Venezuela Opposition Agrees on Machado Replacement for July Vote

(Bloomberg) -- Venezuela’s US-backed opposition agreed to replace banned presidential candidate María Corina Machado ahead of the July election, amid doubt that it will be able to register a challenger to run against President Nicolás Maduro.

Most Read from Bloomberg

The opposition appointed little-known Corina Yoris, a one-time member of the opposition’s primaries organizing committee, to step in for Machado after the government kept the ban on Machado’s candidacy in place. The window for enrolling candidates ends March 25.

“We have found a person of my total confidence, honorable, who will complete this procedure with the support and trust of everyone,” said Machado from her party’s headquarters. She added that she’ll keep fighting her disqualification.

The decision follows more than two weeks of tense talks within the opposition coalition triggered by the government setting the vote for early July, giving them little time to pick and register a substitute for Machado, whose popularity in polls has been running roughly twice as high as Maduro’s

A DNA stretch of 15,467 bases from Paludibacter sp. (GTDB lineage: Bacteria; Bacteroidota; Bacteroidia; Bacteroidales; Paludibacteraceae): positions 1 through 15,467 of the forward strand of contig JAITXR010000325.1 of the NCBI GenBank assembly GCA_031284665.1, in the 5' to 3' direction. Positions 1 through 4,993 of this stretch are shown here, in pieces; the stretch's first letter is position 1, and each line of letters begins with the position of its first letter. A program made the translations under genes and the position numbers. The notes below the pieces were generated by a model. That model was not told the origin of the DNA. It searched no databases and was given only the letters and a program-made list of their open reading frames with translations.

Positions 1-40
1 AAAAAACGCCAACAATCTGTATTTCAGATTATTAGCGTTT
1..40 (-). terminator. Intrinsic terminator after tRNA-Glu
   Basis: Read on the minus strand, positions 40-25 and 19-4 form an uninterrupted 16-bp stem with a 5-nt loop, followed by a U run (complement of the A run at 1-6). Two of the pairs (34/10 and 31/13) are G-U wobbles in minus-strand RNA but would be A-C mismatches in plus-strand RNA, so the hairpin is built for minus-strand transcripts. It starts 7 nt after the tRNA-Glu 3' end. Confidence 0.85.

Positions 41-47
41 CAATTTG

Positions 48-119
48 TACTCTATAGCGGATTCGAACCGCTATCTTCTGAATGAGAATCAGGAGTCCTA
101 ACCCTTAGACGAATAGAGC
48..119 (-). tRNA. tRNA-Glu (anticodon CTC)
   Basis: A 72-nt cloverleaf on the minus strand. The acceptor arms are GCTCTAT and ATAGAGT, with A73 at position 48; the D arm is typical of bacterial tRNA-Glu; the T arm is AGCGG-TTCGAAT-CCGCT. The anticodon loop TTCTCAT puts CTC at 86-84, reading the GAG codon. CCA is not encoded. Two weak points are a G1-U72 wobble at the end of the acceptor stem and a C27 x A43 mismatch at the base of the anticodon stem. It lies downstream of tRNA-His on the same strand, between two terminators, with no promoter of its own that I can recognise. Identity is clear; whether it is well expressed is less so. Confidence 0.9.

At the same time, the government has stepped up a crackdown against dissent versus Maduro regime that’s seen arrest warrants issued for some of Machado’s closest allies, including Magalli Meda, who was originally rumored to be her replacement.

Still, obstacles remain even with the selection of the 80-year-old Yoris. Since the registration window opened Thursday, the two only opposition parties authorized by the government to register candidates have been unable to do so, Machado said Friday.

And then there’s also the possibility the government could see that Yoris is disqualified.

In late 2021, a court banned then-opposition governor candidate Freddy Superlano after he secured a rare triumph in the Chavista stronghold of Barinas, in addition to two alternate candidates.

Furthermore, the Public Prosecutor’s Office in October opened an investigation of the opposition’s presidential primary, looking into allegations of electoral fraud.

“This is another moment,” Machado, 56, pointed out.

Maduro’s candidacy was confirmed last week and some of the dozen parties supporting the 61-year-old incumbent have already registered his name in the process, but he hasn’t formalized it.

The government said it had invited eight international organizations to oversee the contentious vote, including the Carter Center, the European Union and the United Nations, but none has confirmed attendance yet.

Most Read from Bloomberg Businessweek

©2024 Bloomberg L.P.